It bothers me that the Golden GateBridge is the most popular suicide destination on the planet. But I can’t help thinking that as long as this is the case, we might as well learn something from it.
So here is my idea. We put kiosks on either end of the bridge and a few out in the middle. Inside the kiosks, we place questionnaires and pens. Outside the kiosks, we put signs politely asking potential jumpers to answer a few questions before they throw themselves off the bridge.
I know what you are thinking. That I am one sick and twisted individual. But let’s set that issue aside for the moment. I think there are some valuable things we can learn from this idea. Because I think each and every story might help us learn about the causes of suicide and maybe help other people in the future. But more than that, we will hopefully get some information from people who don’t end up jumping, stories of poignancy and hope.
The more I think about it, the more I come to believe that we should put the questionnaire online… make a website… because I bet there are lots of people who never make it to the bridge at all. There are statistics behind the bizarre popularity of this one particular location being used so often as a place to exit this world.
I want to know about the individual stories. Who traveled the farthest just to jump off the bridge? How long did they have to save up for a vacation they never planned to come back from? Don’t they have any nice, tall bridges where they came from? Why jumping instead of some other method?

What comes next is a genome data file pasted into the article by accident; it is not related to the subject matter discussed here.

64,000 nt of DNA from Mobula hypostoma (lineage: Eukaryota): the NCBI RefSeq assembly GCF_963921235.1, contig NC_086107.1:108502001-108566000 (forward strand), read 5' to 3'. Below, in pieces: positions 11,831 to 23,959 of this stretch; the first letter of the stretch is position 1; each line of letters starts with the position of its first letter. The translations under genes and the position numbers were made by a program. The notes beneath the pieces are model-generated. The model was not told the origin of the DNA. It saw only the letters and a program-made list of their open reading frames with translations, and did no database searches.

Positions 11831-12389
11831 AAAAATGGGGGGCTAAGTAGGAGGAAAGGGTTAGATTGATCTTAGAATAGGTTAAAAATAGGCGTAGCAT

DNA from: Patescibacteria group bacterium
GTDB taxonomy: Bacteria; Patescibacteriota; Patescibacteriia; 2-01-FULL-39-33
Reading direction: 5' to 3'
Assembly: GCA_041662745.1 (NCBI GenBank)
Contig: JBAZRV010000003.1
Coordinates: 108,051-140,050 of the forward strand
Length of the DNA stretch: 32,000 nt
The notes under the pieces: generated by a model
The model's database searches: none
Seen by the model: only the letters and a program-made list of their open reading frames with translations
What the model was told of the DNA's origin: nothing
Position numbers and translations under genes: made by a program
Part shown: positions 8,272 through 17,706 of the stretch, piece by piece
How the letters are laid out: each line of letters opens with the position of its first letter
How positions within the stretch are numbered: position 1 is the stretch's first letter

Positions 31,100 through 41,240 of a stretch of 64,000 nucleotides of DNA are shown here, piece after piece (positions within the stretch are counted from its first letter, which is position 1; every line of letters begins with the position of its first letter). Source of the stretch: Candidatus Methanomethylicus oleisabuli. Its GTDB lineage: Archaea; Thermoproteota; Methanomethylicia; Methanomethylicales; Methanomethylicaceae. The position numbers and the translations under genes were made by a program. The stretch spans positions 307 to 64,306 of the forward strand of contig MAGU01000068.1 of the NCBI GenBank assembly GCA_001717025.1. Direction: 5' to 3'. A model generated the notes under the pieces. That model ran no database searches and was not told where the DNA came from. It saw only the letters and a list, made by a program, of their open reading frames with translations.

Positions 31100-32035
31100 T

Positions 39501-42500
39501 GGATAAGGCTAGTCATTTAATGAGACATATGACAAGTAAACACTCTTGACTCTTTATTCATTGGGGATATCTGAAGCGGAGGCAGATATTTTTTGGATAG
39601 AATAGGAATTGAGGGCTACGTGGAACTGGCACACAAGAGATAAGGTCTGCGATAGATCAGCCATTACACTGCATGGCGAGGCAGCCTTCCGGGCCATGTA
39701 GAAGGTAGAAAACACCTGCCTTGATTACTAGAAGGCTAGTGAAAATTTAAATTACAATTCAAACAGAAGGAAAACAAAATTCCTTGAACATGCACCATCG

And what about random chance, fate, luck?
Surely some people got to San Francisco and just fell in love with it. Or what if a guy flew all the way here from Australia, and while waiting for a taxi to go to the bridge, he met a girl, and now he doesn’t want to die, he wants to live forever… with her. How many people got into a minor traffic accident or got a flat tire on the way to the bridge and just gave up?
And what about people that are afraid of heights? I bet more than one person just chickened out. That is a long way down to that cold, dark water. Or how many people just didn’t realize how cold and windy it can get on the bridge and decided they just wanted a cup of coffee and maybe one of those sourdough bread bowls full of clam chowder you can get at Fisherman’s Wharf?
Do you see what I am getting at? For every person who jumps, there might be a thousand stories that didn’t end that way. Maybe the website will catch on and people will really open up about why they want to kill themselves. We have nothing to lose and much to gain.